Expert Review: Nemo Hornet TentPublished on 07/13/2022 · 6 min readThis review is my honest opinion of the tent, which I bought with my own money in June 2020.
Nemo Hornet 2P with fly. Photo by Will Shaw
About this review This review is my honest opinion of the tent, which I bought with my own money in June 2020.
The Nemo Hornet is a lightweight backpacking tent that’s still relatively comfortable. There are lighter or more compact options out there, but the Hornet is a great choice for anyone who is weight-conscious but doesn’t mind carrying a few extra grams to be more comfortable.
About the gear
- Product model: 2020 Nemo Hornet
- Size: 2 persons
- Height: 5’10”
- Weight: 175 lbs
- Experience: 20 years
- When I bought the tent: June 2020
- Days tested: 10
- Number of occupants: 1
- Pack: 2013 Mammut Trion Pro 35+7
- Sleeping pad: 2020 Nemo Tensor Insulated Regular
- Sleeping bag: 2010 Marmot Sawtooth
- Used for: Car camping, Backpacking, Bikepacking
- Where I’ve used it: Colorado, Kentucky
- Seasons I’ve used it in: Summer, and winter
How it performs
What I was looking for
I was looking for a new backpacking tent because after 15 years, my REI Half Dome had reached the end of its life. I wanted something lightweight and packable with 2 doors and 2 vestibules that would be comfortable for one person.
Why I chose this gear
I decided to buy the 2-person Nemo Hornet because I liked the extra headroom and 2nd door compared to other comparable tents, like the Big Agnes Fly Creek UL2. It doesn’t look like much, but Nemo’s Flybar clips at the top give the tent a horizontal roof rather than a peak and provide a little extra head space.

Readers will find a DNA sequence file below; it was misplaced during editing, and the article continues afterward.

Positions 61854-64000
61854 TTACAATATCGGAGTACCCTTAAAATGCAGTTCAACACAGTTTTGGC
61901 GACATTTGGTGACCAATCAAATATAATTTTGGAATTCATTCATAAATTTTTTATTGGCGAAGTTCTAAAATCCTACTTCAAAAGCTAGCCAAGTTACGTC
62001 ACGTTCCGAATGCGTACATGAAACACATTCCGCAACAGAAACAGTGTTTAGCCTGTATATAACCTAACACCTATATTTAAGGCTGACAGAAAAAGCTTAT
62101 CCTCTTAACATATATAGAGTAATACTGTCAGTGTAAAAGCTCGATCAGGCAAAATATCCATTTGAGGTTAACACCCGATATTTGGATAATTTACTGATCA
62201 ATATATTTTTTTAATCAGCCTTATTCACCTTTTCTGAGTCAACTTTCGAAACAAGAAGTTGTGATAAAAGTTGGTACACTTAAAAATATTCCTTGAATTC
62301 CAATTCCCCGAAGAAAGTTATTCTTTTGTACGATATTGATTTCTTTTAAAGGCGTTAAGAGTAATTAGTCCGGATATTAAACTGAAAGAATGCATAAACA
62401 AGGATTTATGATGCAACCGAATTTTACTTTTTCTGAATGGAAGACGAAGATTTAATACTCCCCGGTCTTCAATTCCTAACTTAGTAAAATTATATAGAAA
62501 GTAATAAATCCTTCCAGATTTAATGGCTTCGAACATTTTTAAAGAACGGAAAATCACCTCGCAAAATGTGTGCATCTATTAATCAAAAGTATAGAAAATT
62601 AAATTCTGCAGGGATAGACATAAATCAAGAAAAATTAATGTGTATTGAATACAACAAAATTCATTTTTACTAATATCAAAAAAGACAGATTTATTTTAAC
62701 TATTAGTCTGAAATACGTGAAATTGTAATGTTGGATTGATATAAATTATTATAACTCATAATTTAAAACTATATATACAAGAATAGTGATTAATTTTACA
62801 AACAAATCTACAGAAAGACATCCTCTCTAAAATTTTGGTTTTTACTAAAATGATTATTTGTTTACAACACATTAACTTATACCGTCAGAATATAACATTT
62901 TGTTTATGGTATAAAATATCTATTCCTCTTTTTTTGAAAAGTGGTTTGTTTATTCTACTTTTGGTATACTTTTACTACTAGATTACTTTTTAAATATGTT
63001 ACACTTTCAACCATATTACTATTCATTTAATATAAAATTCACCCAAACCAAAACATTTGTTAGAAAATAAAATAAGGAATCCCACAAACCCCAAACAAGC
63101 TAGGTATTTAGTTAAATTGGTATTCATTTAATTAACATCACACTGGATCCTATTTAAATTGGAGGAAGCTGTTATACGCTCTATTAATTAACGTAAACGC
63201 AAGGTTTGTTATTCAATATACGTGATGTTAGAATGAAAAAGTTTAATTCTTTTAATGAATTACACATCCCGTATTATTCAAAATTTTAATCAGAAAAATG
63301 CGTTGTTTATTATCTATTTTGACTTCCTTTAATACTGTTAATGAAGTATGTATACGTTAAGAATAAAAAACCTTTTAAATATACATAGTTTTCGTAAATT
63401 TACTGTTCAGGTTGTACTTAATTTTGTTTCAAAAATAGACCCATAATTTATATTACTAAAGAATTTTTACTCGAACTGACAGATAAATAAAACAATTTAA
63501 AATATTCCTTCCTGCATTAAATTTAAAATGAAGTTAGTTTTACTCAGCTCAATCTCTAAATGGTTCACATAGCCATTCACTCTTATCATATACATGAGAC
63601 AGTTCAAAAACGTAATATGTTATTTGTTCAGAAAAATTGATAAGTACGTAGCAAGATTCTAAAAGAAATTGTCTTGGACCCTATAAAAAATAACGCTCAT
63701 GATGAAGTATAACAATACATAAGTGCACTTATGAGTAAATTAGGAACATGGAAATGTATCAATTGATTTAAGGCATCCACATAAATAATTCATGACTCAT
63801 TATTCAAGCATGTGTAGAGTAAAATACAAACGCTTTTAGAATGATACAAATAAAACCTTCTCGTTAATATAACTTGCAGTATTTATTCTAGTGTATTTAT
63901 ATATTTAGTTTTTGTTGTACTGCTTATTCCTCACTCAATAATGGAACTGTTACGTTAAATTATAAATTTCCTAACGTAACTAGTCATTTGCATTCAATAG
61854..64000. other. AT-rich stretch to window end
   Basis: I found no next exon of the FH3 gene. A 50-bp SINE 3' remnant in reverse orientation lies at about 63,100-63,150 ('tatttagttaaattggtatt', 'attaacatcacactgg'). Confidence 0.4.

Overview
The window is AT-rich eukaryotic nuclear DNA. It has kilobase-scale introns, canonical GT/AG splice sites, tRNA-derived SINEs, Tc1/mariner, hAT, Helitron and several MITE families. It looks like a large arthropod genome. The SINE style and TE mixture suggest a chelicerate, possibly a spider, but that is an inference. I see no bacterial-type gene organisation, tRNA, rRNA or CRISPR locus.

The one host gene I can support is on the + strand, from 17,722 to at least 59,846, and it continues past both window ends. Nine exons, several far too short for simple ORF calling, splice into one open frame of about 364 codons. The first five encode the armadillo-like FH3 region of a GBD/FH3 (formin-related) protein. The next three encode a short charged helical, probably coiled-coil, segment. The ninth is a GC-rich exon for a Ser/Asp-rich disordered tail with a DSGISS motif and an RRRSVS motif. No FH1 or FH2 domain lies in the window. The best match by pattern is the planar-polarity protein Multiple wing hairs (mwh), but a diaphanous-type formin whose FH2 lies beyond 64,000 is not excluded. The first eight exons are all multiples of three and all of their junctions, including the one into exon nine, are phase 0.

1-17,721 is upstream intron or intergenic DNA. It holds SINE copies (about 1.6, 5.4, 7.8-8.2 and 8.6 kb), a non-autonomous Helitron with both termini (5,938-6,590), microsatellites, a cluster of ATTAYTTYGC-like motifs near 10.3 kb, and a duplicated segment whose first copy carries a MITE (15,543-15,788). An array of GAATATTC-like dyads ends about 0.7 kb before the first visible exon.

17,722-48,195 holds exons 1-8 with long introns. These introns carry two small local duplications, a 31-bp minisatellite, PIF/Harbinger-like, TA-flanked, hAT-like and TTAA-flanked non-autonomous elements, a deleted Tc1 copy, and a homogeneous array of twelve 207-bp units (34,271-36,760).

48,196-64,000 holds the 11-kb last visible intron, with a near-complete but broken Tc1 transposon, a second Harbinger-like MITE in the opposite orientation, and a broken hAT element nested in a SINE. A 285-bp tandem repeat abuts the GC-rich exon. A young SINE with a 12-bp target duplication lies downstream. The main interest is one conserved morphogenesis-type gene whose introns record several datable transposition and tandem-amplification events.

I considered the Big Agnes Fly Creek, but I mostly decided between the Nemo Hornet and Dagger. The slightly larger Dagger is nice, but I don't spend much time just hanging out in my tent, so I went with the Hornet to save weight and space.
What I love about it
- Ease of setup: The inner tent of the Hornet clips to the poles rather than using sleeves, so the initial setup is quick and easy. It takes a little time to attach the fly to the poles with the hook and loop closures after it is on, but the entire process isn’t bad.
- Breakdown speed: The hornet breaks down quickly and is fast to pack. I was initially worried about stuffing the tent with the small ridged standoffs in the corners and the flybar clips, but it was not an issue.
- Weight: The Hornet 2P’s advertised weight is 2lbs 6oz, and it can be trimmed down to just under 2 pounds. There are marginally lighter options available, especially since a 1 person tent could work, but for the space and comfort I’m really happy with the weight.,
- Performance in rain: I’ve woken up dry after a couple of nights in the rain. I have to be a little careful to keep my feet off the sides as the tent tapers but have not had an issue. Having 2 vestibules is really nice in the rain, so I don’t have to crawl over gear that I want to keep dry going in and out.
- Performance in wind: Until the tent was fully set up in the wind it felt like it was going to get blown over, but with everything staked down it handled the wind surprisingly well.